Picture an innovator. Go on - close your eyes and imagine what they look like. Or, be brave, and draw a picture.
Back with me?
OK - now, I imagine their gender was the same as yours. They probably had a slick style of dress - but almost definitely they were young.
TV shows - from Silicon Valley to The Big Bang Theory all support this picture - of an innovator as a late-20-to-early-30-year-old, slightly socially awkward geek with an other worldly ability. It is their youth that enables them to think different, to break rules, and deliver new value that the old world could not dream of.
It resonates - except, it’s not true.
A famous study of Nobel laureates - perhaps the highest class of inventors - finds that, on average, they made their discovery at the age of 50. Additionally, this rate is increasing, with critical discoveries being made at an older and older age.
The NY Times had a fantastic article about Dr John Goodenough, who in 1946 was told he was too old to study physics. He was 23.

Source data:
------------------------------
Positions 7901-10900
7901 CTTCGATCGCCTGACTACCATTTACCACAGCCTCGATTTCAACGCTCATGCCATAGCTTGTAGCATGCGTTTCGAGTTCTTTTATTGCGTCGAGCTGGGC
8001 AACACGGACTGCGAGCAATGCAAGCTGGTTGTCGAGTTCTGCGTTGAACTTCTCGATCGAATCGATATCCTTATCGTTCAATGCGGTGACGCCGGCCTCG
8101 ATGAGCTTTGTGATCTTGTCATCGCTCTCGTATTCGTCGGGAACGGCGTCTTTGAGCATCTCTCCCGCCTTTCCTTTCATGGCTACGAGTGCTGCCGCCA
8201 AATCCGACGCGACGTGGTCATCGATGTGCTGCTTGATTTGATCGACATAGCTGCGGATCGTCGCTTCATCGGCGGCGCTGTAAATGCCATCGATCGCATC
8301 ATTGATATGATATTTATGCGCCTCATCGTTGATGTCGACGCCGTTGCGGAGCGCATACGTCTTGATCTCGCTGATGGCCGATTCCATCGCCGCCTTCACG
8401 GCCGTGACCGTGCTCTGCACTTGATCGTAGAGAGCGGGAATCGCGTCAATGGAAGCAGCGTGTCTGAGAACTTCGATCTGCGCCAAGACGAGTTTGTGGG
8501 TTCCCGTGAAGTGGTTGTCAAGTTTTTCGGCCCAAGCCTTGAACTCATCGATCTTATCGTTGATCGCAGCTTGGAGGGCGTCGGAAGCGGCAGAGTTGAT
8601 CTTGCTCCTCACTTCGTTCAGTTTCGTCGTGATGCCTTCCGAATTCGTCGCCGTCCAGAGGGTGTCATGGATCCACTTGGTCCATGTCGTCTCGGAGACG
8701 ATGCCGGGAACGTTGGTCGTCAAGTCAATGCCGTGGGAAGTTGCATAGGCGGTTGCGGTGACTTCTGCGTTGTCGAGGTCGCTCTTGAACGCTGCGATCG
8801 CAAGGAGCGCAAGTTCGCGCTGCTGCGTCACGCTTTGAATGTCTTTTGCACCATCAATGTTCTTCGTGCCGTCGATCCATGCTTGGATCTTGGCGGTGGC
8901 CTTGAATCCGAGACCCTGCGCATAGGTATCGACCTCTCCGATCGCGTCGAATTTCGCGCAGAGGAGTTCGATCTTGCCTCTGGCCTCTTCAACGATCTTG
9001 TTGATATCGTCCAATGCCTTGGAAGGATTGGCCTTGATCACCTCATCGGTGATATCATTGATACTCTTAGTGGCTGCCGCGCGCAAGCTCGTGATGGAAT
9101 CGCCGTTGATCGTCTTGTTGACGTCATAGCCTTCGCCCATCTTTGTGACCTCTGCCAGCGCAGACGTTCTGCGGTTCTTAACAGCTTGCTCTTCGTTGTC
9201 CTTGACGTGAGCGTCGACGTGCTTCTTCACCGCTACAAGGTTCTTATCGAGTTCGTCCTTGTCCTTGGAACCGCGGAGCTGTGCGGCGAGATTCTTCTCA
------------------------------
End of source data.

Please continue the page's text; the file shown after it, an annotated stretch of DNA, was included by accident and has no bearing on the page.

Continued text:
Now, 71 years later, Dr Goodenough has filed a patent application for a new type of battery that could revolutionise electric vehicles.
The article paints a fantastic picture of innovation within the domain of all - be they old or young. And yet how can people who feel left behind fire their neurons and begin participating in innovation?
Kerry Topp, a fantastic corporate innovator at Auckland’s Datacom, wrote the following tips for executives - which will often apply to those who feel left out. His ideas are:
• Improve your Digital IQ – Keeping up with tech trends is critical today – for execs & the board.
• Get hands-on & use more tech in your day-to-day activities – ...exploring these tech, directors can get insights into the human experience angle of how they work.
• Hear from those who are charged with driving company digital strategies – The board should hear from the CIO, CDO...& other tech leaders on a regular basis.
• Consider deeper dives outside of board meetings to stay up to speed – Directors can learn about emerging tech through online courses, reading newsletters...or listening to podcasts.
• Keep up with continuing education – ...in order to keep up, you have to commit to learning and stay on top of it.
Fantastic advice - and it can start now. Search emerging trends, explore new technology coming from ProductHunt, or decide to run a design thinking session on a problem that you work with each day.
And listen to the wisdom of Dr Goodenough - “You have to draw on a fair amount of experience in order to be able to put ideas together.” Draw on your wisdom - and bring this unique value to the innovation projects around you.